We measured PD, VLD and FD on SRL, DRL and full-thickness retinal slabs for each of the three scan sizes. All images were analysed in random order and compared between the participant groups by two experienced observers (YT, TM). The intraclass correlation coefficient (ICC) was used to evaluate interobserver agreement. Since the ICCs between the two readers were consistently >0.8, analyses were performed with measurements recorded by just one observer. The area under the receiver operating characteristic (ROC) curve (AUC) was estimated to determine the ability of each image size and parameter to predict DR. Comparisons were performed with Student’s t-tests or analyses of variance (ANOVAs) with post hoc Tukey’s honest significant difference tests for multiple comparisons. Statistical significance was set at p<0.05. All analyses were performed using SPSS V.24.0 (IBM, Armonk, New York, USA).
Table 1 presents the participants’ demographic data. The age and sex distributions of healthy individuals and patients with diabetes were not significantly different. Of the 24 eyes with NPDR, 9, 4 and 11 were mild, moderate and severe, respectively. Figure 1 shows representative full-thickness slab SS-OCTA images for the three scan sizes along with the postprocessed images used for analysis. SS-OCTA images for the SRL and
DRL slabs are shown in online supplementary figures 1; 2. For all scan patterns, the binarised and skeletonised images showed progressively more abnormal retinal vasculature with increasing DR severity, manifested as decreased vascular density and branching in all examined layers.
Table 2 shows the mean PD, VLD and FD for the three examined layers and image sizes, while online supplementary table 1 provides the results of the ANOVAs with post hoc Tukey’s tests. In the 12×12 mm images, PD was significantly greater in healthy eyes than in eyes with NPDR or PDR for all layers (NPDR: p<0.05, PDR: p<0.001); no difference in PD (all layers) was found between healthy and diabetic eyes without DR. The VLD and FD in all layers were significantly greater in healthy eyes than in eyes with NPDR (VLD: p<0.001, FD: p<0.001) or PDR (VLD: p<0.0001, FD: p<0.001); no significant differences in these parameters were noted between healthy and diabetic eyes without DR. The results were similar for the 3×3 mm and 6×6 mm images (table 2, figure 2). Overall, PD, VLD and FD progressively decreased with worsening DR severity in all slabs for all scan sizes.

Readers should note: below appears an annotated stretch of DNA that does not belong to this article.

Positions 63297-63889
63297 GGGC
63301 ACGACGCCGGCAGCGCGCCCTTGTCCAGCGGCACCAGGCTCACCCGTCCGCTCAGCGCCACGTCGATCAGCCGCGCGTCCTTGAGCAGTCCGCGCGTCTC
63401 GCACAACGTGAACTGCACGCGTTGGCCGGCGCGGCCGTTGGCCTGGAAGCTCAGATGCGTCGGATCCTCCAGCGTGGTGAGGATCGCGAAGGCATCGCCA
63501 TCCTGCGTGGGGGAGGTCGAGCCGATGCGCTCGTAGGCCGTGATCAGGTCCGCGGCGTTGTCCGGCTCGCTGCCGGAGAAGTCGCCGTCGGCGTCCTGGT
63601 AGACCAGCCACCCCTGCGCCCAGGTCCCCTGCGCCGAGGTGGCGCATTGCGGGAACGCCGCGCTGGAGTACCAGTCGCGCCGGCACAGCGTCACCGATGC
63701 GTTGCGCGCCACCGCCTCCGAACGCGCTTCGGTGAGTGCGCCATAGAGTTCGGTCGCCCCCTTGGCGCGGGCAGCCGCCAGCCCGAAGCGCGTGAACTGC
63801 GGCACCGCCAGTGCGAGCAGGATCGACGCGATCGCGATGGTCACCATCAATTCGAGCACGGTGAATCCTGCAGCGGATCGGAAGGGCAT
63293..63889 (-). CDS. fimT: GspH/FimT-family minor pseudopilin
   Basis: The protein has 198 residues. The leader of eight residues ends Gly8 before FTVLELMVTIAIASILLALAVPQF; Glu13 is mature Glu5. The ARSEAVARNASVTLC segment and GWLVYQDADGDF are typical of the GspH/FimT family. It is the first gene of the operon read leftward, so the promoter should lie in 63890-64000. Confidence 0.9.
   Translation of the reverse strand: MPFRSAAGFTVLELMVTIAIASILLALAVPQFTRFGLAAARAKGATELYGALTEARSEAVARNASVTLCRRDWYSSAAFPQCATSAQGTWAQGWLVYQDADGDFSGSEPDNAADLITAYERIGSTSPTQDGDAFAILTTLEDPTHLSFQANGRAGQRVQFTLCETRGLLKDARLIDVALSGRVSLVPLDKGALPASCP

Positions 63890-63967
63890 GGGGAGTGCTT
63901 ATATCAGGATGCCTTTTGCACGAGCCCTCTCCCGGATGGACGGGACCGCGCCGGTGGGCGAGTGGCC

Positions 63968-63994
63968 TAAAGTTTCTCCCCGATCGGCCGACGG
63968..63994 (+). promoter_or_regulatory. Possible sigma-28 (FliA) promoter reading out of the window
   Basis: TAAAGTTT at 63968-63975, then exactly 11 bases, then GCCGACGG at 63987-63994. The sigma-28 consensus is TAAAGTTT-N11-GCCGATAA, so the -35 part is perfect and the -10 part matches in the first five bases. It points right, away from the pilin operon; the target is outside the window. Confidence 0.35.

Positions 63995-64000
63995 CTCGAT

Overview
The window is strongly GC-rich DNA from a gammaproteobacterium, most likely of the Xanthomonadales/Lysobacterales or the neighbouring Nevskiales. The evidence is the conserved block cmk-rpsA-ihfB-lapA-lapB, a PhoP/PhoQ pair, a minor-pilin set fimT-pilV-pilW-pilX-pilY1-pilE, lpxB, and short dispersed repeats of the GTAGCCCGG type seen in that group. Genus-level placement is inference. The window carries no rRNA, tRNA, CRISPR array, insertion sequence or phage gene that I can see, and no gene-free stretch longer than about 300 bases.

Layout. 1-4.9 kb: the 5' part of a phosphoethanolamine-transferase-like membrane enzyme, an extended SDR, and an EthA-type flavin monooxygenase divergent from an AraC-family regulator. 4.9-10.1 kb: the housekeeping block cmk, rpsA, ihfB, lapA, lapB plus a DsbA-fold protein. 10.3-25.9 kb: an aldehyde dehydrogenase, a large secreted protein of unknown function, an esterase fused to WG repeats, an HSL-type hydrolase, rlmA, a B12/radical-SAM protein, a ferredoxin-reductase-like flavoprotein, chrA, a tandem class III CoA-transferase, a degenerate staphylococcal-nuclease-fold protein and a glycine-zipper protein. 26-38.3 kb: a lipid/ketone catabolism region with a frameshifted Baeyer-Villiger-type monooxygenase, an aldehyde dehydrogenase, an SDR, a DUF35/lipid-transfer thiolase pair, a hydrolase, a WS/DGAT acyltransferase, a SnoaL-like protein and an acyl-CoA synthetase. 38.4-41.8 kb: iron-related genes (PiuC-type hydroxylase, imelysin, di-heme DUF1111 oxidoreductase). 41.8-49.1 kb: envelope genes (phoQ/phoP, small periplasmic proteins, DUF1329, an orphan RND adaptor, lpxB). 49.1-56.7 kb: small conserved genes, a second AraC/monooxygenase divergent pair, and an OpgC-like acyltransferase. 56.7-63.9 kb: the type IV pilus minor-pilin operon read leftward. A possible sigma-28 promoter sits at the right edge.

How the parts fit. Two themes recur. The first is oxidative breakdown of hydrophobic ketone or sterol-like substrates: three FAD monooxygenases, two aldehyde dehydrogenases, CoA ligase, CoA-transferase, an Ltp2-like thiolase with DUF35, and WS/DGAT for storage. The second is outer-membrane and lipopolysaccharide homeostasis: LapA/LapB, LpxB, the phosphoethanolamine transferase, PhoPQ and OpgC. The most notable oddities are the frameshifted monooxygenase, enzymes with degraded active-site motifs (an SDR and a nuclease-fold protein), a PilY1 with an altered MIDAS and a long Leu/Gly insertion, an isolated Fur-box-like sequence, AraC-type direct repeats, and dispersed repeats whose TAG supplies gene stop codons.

To assess the effects of diabetic macular oedema (DMO), we compared eyes with and without DMO among patients with the same DR severity (online supplementary table 2). In the NPDR group, 46% (11/24) had DMO, with 3×3 mm images showing significantly lower PD, VLD and FD in the DRL (p=0.011, 0.030 and 0.029, respectively). This difference was not observed in the other SS-OCTA image sizes. In the PDR group, 48% (11/23) of eyes had DMO and were not significantly different from eyes with PDR without DMO (all layers and scan sizes).
In the ROC analyses, the AUC was used to compare the abilities of each parameter and SS-OCTA scan size to predict DR (figure 3). For detecting DR, the AUC for PD in 3×3 mm, 6×6 mm and 12×12 mm full-thickness retinal SS-OCTA images was 0.924 (95% CI 0.896 to 0.980) with a sensitivity of 85% and specificity of 85% at a threshold of 0.377, 0.829 (95% CI 0.7338 to 0.9223) with a sensitivity of 68% and specificity of 93% at a threshold of 0.393, and 0.7972 (95% CI 0.6992 to 0.8953) with a sensitivity of 77% and specificity of 76% at a threshold of 0.358, respectively. Moreover, among the cases where the PD for all retinal layers was higher than the threshold value in 3×3 mm images, one eye with NPDR and two eyes with PDR had PD values that were lower than the threshold in 12×12 mm retinal images (online supplementary figure 3). Conversely, the AUCs for VLD and FD increased to 0.957 (95% CI 0.921 to 0.994) and 0.900 (95% CI 0.829 to 0.970), respectively, in 3×3 mm images; 0.895 (95% CI 0.828 to 0.962) and 0.958 (95% CI 0.922 to 0.994), respectively, in 6×6 mm images; and to 0.909 (95% CI 0.841 to 0.977) and 0.929 (95% CI 0.877 to 0.982), respectively, in 12×12 mm images.